Cinder by Marissa Meyer – Book Review

Posted by on Dec 17, 2012 in Disability and or Neuro-diversity, Race and Ethnicity, Review | 0 comments

Cinder by Marissa Meyer – Book Review

by Holly Kench

Cinder by Marissa Meyer

From the Blurb:

Humans and androids crowd the raucous streets of New Beijing. A deadly plague ravages the population. From space, a ruthless lunar people watch, waiting to make their move. No one knows that Earth’s fate hinges on one girl….

Cinder, a gifted mechanic, is a cyborg. She’s a second-class citizen with a mysterious past, reviled by her stepmother and blamed for her stepsister’s illness. But when her life becomes intertwined with the handsome Prince Kai’s, she suddenly finds herself at the center of an intergalactic struggle, and a forbidden attraction. Caught between duty and freedom, loyalty and betrayal, she must uncover secrets about her past in order to protect her world’s future.

Marissa Meyer’s Cinder is like Blade Runner goes young adult/fairy tale. And it totally works.

I’m not usually a fan of Cinderella stories (except the version where the step-sisters hack off their heels, because the gore factor appeals to me), but this cyborg Cinderella is rocking. Meyers world has a very Philip K Dick feel to it, but the nuances of her world building are unique and flawlessly incorporated into the story.

The fairy tale adaptation aspect of this story is blatant. There’s certainly no denying this is a Cinderella story, and yet, Meyer has avoided a stale take by rewriting it in such a colorful new world. Equally, while I enjoyed the romance, I liked it even more that Meyer gives her protagonist so much more plot and action than that driven by the romance story line.

It was Meyers use of this science-fiction-fairy-tale to discuss difference, though, that really grabbed my attention.

Cinder is set in a future version of Earth, where race appears to be unidentifiable by anything such as skin colour. It is set in Asia, in New Beijing, which has the wonderful effect of recalling the old Chinese versions of Cinderella, while confusing our expectations of race and ethnicity in a story that has come to mean so much in Western culture. However, while race is not defined through our contemporary notions, there are clear hierarchies of difference and race in Meyer’s world.

In the world of Cinder, there is an ongoing animosity between Earth and the Lunars, a civilization of magical people who live on the moon. The hatred between the civilizations is profound, and, interestingly, the propaganda around the Lunars depicts them in a way similar to past Western depictions of Eastern civilizations, such as having a wiliness that is dependent on beauty and extravagance. As the story progresses, however, it becomes clear that the hatred of the Lunars is not entirely justified and, as readers, our alliances become troubled. I like the way Meyer assumes the idea of an Earth without racial divide, only to create a new civilization to discuss and question our current and historical, societal issues around race. She leads us to assume the racism of her characters and then forces us to reassess that position.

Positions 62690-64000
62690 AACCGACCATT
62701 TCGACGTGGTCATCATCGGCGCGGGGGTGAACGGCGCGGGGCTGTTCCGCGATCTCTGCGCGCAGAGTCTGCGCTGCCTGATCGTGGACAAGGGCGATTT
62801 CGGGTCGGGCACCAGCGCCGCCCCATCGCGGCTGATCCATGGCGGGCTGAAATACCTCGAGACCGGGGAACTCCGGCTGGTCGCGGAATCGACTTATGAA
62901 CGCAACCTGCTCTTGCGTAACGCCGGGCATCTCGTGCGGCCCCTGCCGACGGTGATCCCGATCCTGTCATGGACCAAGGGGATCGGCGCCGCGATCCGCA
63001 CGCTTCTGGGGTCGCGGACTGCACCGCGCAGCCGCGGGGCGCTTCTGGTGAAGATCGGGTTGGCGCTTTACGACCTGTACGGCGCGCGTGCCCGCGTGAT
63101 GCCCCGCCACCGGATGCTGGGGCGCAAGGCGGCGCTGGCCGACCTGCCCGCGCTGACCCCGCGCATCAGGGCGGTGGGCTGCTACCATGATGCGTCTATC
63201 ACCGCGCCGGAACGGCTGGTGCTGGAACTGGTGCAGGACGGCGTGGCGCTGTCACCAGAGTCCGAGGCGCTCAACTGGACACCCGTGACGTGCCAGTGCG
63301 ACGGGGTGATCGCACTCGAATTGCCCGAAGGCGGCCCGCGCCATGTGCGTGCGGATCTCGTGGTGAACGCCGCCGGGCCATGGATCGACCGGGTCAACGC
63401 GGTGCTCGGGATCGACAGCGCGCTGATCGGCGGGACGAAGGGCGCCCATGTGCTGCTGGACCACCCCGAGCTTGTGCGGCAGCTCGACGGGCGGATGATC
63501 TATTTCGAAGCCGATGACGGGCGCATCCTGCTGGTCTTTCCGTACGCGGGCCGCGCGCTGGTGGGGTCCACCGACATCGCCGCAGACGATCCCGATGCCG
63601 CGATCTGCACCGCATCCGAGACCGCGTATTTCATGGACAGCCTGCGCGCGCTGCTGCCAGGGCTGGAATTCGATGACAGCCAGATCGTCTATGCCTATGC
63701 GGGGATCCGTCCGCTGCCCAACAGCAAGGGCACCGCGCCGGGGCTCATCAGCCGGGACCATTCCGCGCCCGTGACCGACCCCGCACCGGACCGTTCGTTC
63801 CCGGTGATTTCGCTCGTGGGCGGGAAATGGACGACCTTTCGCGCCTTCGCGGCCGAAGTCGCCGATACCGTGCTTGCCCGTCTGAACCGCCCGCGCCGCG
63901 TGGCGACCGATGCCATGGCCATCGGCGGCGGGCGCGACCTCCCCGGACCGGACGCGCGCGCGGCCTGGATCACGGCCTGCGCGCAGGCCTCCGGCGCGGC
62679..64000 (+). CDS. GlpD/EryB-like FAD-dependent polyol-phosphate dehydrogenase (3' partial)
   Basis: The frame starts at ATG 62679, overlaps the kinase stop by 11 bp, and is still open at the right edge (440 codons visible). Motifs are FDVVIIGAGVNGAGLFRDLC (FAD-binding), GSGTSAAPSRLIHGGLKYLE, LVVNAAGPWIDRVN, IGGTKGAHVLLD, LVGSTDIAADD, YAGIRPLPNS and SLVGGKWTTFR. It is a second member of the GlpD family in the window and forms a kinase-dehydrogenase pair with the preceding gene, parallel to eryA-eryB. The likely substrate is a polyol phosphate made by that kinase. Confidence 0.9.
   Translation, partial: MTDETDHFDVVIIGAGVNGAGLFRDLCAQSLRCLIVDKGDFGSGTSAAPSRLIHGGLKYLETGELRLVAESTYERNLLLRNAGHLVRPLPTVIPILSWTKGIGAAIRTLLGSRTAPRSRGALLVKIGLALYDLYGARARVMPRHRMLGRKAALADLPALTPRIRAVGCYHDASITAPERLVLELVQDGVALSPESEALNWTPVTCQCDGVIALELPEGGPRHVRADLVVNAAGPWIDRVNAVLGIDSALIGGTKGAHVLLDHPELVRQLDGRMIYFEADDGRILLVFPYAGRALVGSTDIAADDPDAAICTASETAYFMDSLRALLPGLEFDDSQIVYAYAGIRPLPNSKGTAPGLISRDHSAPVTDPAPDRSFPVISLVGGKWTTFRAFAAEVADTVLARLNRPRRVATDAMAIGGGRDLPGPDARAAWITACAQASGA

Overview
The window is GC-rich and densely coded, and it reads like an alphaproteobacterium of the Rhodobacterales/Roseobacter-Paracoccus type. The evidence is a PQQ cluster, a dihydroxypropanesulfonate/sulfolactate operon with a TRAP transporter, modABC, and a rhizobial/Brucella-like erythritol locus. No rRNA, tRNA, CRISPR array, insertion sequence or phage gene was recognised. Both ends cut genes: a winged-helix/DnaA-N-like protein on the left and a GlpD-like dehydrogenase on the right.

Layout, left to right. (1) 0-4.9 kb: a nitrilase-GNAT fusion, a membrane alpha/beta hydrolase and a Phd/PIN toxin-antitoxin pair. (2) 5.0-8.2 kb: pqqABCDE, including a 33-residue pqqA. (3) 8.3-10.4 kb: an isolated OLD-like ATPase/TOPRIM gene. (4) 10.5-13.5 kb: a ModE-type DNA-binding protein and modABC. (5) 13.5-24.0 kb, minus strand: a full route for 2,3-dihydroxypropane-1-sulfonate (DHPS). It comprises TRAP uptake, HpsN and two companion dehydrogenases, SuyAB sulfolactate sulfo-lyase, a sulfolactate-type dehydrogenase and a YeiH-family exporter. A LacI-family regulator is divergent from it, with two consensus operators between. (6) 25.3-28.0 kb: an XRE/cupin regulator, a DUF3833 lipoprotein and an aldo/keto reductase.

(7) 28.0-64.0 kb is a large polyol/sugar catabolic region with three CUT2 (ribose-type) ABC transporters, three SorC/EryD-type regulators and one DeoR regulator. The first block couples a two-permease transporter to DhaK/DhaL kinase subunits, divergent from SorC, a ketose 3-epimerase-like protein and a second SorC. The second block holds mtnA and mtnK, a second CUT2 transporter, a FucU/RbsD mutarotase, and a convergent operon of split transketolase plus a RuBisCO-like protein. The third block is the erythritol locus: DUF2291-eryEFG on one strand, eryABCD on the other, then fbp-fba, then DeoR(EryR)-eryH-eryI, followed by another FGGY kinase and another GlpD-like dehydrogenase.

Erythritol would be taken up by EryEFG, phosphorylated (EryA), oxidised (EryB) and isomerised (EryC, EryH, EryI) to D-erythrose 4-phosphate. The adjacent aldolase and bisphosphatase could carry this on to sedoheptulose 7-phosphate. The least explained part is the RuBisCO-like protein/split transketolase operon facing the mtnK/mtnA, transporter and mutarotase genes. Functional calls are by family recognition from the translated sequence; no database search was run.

Equally, Cinder‘s world has disturbing hierarchies around disability. Meyer uses the idea of cyborgs, humans with mechanical and computerised body parts, to create a hierarchy of worth among the humans in her story. As a cyborg herself, the recipient of a bionic foot, Linh Cinder experiences discrimination and social ostracism, which becomes apparent almost as soon as the story opens. As the tale progresses, we find out that the government is openly using cyborgs to test vaccines for a plague that is ravishing the humans of the Earth. Meyer makes it clear that in Cinder’s world the hierarchy between humans and cyborgs is a big part of their culture.

The government in Cinder willingly sacrifices the lives of cyborgs for humans, without any pretence to suggest they should do otherwise. Cyborgs such as Cinder are seen as less than human, in fact they are allocated a percentage of humanness (Cinder being 36.28% not human), based on the level of mechanical aids they use. Through this story, Meyer discusses issues of disability discrimination, when people are seen as somehow “less than” due to their disability. Equally, we get hints of issues such as the way our society views the worth of human lives when they are seen as different, particularly in regard to the need of physical and medical aids.

Although I found that some of the writing, with occasionally problematic grammar, sometimes jarred me back to reality, and while I choked that the tale ended in a cliff hanger, this was my favourite young adult novel of 2012, and I’m giving it that rare five out of five stars.

Cinder is the story of a girl who wants to go to a ball, falls in love with a prince, fights to save her family and friends, and tries to come to grips with her identity in a world that rejects, rather than celebrates, difference. I really look forward to the next installment.

Holly Kench

Visibility Fiction.

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